The tender is a response to a 2020 report by the Office of the Correctional Investigator that found “sexual violence is a pervasive but underreported problem in federal prisons,” said Ivan Zinger, head of the office, in October 2020. More from Aidan Chamandy.

Process Nerd: What to expect from 1st round of committee meetings

Comings and Goings: H+K builds tech team

The Sprout: Canadian, U.S. officials to talk P.E.I spuds

Net Zero: 2021 the world’s fifth-hottest year on record: EU study

In Other Headlines:

Canada will have enough COVID-19 vaccines for third, potential fourth doses: Trudeau (CP)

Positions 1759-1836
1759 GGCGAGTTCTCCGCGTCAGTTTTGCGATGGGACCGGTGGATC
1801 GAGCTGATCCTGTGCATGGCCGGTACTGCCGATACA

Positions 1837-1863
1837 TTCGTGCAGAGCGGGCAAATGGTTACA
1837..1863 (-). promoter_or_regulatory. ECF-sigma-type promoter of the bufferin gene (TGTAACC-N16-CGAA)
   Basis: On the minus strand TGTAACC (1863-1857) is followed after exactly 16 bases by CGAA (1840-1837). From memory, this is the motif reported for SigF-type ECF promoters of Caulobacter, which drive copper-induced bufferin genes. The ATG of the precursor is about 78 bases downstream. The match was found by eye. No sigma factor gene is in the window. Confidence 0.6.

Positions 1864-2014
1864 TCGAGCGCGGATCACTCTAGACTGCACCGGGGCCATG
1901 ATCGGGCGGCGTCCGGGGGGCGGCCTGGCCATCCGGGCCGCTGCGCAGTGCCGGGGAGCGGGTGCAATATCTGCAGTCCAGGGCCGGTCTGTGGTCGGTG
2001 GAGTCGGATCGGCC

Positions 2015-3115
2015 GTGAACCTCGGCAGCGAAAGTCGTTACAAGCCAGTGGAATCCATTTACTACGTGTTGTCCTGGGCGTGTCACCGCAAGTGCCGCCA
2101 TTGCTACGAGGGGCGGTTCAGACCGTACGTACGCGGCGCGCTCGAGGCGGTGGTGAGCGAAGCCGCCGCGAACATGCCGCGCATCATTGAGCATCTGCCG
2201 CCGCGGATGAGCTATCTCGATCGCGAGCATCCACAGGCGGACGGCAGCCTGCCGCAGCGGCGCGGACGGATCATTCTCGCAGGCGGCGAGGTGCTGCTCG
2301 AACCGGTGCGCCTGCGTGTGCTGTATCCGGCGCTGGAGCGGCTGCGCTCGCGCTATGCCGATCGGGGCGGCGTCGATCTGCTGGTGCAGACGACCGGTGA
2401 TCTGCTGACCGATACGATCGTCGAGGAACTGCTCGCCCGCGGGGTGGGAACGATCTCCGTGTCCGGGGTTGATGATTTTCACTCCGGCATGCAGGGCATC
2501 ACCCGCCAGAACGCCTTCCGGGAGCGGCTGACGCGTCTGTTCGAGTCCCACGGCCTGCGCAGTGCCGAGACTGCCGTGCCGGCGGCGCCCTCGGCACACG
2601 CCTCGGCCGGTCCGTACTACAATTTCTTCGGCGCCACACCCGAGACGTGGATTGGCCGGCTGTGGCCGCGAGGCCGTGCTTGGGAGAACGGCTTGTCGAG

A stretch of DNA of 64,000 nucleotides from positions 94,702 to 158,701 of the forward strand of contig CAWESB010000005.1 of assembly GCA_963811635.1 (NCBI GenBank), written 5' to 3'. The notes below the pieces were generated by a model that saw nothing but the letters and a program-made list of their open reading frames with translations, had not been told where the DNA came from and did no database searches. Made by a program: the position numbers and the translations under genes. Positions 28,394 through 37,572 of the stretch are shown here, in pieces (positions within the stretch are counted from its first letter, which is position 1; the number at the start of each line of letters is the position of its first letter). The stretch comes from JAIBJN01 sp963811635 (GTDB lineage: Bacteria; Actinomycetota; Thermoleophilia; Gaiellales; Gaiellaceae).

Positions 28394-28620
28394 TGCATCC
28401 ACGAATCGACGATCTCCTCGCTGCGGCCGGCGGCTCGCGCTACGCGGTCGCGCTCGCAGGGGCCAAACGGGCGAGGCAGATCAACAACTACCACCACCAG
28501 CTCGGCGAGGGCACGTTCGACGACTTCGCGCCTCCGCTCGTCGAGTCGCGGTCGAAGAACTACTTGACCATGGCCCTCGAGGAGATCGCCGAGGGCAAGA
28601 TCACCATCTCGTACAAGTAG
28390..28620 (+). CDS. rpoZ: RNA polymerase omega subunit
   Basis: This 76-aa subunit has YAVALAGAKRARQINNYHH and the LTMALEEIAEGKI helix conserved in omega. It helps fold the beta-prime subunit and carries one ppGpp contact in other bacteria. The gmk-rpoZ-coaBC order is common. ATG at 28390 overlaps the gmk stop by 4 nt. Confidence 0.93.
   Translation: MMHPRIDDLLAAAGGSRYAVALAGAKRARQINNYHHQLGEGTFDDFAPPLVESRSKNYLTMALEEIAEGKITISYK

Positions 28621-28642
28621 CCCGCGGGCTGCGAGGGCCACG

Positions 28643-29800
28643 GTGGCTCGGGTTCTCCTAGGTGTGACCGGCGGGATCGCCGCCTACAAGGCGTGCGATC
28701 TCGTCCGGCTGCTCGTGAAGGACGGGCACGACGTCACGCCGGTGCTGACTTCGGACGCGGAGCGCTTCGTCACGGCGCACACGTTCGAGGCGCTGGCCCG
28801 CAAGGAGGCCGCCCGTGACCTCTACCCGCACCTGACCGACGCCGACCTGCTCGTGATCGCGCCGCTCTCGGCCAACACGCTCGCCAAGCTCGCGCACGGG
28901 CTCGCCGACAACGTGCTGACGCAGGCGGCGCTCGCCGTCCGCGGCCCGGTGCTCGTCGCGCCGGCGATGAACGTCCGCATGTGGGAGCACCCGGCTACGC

Canada’s privacy watchdog probing health officials’ use of cellphone location data (Global)
O’Toole says Canada-U.S. relations have never been worse (CBC)
Truckers warn vaccine mandate at U.S. border could worsen supply chain issues (Global)
Canada Post warns of delays as Omicron leads to staff shortages (Global)
Omicron was in Nova Scotia wastewater before it was identified in South Africa (Citizen)
Canada’s spy agency warns MPs to beware of influence operations from China (Globe)
RCMP commissioner Brenda Lucki breached duty with slow response to watchdog report, judge rules (Globe)
More than 75 per cent of Manitoba First Nations now have active COVID-19 cases (CBC)

Internationally:

The World Health Organization is warning countries against treating COVID-19 as “endemic.” Catherine Smallwood, WHO’s senior emergency officer for Europe, said at a press briefing today that there is still a great deal of uncertainty about the virus, which is evolving quickly, bring new challenges each time it does.